Four panelists were there to discuss the study, and think about how its results might be put into practice.
Giancarlo Villela is the Director of DG ITEC, and thus responsible for the European Parliament’s IT systems. He pointed out that his team’s primary obligation was to keep those systems running, to make sure that the Parliament could do its work; but that they felt equally obliged to guarantee the security of the Parliament’s IT systems, and to make the Parliament’s work accessible to the public.
He highlighted that he wants the Parliament to be “avantgarde” in IT, taking leadership on transparency and openness among the European institutions. For all the things we at FSFE wish the EP’s IT systems would do better, I need to point out that the Parliament is indeed doing better on this front than the European Commission, let alone the Council, which sometimes seems to communicate its work to the public primarily through leaks. Now if the Parliament could only get its live streams of plenary sessions working for Free Software users, and make them easily accessible…
Martine Reicherts is the Director General of the EU´s Office for Official Publications in Luxembourg, and a former European Commissioner for Justice. She talked about her office’s effort to make EU legislation available and searchable in a way that’s useful for specialists. She said that it took her four years to make European law texts available free of charge. The publications office’s current challenge is to make the data searchable: “If you know a search engine that can efficiently handle 1.3 billion triple-store sets, let me know.”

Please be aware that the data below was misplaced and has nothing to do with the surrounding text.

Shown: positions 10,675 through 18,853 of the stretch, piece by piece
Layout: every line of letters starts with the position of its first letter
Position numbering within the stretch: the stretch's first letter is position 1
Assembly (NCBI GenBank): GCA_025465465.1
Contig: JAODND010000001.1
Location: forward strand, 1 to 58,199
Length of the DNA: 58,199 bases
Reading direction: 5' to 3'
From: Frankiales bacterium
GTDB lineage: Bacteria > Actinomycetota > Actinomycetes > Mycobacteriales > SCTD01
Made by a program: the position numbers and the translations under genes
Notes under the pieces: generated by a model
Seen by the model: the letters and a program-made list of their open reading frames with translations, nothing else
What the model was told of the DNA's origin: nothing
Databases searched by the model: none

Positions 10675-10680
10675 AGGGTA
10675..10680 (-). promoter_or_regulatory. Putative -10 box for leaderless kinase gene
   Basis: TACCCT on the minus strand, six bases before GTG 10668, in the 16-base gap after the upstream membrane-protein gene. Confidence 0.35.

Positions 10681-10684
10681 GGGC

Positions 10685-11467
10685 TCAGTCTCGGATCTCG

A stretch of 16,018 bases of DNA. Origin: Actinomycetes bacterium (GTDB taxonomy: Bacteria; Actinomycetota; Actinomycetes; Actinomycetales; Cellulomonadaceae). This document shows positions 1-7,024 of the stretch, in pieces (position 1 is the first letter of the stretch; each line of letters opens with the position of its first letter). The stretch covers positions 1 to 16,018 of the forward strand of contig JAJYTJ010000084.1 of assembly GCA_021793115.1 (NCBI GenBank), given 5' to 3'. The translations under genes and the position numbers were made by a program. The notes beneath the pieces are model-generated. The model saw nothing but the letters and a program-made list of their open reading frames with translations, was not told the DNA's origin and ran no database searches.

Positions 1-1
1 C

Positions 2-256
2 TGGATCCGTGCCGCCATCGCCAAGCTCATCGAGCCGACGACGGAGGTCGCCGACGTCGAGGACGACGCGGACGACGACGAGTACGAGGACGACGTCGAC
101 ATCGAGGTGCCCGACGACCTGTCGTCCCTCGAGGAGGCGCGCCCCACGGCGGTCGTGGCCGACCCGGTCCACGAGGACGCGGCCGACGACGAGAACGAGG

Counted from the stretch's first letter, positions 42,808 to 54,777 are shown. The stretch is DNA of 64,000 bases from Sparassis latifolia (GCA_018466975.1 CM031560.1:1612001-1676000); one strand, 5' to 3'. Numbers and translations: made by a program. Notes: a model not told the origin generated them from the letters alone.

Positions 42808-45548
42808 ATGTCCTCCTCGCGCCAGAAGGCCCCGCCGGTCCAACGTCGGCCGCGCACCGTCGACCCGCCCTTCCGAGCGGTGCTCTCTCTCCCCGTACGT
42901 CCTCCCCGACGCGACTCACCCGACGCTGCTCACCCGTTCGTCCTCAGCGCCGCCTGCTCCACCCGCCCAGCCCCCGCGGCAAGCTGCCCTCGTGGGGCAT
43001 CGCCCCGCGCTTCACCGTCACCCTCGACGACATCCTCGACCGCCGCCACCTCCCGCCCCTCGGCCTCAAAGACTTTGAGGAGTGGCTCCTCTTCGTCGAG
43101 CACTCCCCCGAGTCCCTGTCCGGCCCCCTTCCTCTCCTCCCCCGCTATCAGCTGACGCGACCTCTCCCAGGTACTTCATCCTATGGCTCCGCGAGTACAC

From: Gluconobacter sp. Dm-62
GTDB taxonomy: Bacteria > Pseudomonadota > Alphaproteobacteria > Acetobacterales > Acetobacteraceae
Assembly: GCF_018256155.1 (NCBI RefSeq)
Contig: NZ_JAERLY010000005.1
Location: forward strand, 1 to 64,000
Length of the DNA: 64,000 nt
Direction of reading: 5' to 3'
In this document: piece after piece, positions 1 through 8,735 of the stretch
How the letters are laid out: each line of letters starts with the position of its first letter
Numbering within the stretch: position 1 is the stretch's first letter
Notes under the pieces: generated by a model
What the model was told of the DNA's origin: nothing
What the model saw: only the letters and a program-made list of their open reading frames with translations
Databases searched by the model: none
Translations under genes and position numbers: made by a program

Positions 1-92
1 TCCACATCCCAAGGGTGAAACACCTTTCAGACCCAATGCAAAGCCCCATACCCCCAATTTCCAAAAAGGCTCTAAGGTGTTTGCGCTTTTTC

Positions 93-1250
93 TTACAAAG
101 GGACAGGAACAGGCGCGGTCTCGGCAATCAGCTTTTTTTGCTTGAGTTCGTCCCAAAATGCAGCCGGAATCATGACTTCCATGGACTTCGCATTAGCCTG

Jonas Smedegaard is a Debian developer. He has worked quite a lot on the practicalities of making the EP’s systems more transparent. He created the DebianParl distribution, a version of Debian GNU/Linux aimed at people working in the Parliament, and has maintained a constructive dialogue with DG ITEC on actually getting the thing working. (“Constructive dialogue” is Brussels lingo for “an ongoing and sometimes lively argument”.) With his experience at the coalface of transparency, he had quite a few suggestions to make as to what the Parliament’s IT systems could be doing better — especially using standard protocols to handle email, rather than Microsoft’s proprietary tools.
Transparency and legitimacy